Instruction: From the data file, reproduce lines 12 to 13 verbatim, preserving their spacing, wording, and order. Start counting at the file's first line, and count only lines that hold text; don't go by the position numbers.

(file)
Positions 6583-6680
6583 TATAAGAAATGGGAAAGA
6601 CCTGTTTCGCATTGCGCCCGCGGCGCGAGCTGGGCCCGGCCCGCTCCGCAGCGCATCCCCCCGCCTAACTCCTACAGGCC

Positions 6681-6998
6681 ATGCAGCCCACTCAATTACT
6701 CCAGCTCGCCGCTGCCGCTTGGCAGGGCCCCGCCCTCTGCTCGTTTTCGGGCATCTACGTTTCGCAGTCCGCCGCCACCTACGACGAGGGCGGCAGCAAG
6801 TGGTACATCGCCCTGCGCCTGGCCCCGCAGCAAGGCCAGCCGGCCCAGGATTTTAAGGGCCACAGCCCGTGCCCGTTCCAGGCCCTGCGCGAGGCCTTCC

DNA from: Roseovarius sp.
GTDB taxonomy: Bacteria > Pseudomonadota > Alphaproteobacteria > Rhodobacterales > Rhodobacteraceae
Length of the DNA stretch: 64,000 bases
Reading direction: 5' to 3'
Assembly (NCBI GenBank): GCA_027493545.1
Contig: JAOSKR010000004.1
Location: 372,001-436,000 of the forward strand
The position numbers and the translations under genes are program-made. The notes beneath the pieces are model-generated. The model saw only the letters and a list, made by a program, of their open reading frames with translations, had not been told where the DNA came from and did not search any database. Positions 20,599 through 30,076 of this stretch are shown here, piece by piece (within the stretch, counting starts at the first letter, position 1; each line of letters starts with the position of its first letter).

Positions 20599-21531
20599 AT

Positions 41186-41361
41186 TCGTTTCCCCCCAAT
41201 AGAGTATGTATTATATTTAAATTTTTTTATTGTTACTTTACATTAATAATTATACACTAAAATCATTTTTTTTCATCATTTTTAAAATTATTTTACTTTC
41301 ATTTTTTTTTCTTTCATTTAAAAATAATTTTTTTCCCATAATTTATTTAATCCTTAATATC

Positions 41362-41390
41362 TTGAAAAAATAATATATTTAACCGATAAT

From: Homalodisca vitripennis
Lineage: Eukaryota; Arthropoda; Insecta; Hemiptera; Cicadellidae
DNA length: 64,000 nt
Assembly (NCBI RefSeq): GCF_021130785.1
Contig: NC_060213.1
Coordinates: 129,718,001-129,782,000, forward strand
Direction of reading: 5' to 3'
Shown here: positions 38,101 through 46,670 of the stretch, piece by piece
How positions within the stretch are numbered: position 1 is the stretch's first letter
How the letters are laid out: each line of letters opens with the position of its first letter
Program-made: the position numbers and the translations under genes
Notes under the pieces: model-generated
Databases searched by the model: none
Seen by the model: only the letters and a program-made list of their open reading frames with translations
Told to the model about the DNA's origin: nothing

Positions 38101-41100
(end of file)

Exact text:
Assembly (NCBI GenBank): GCA_027493545.1
Contig: JAOSKR010000004.1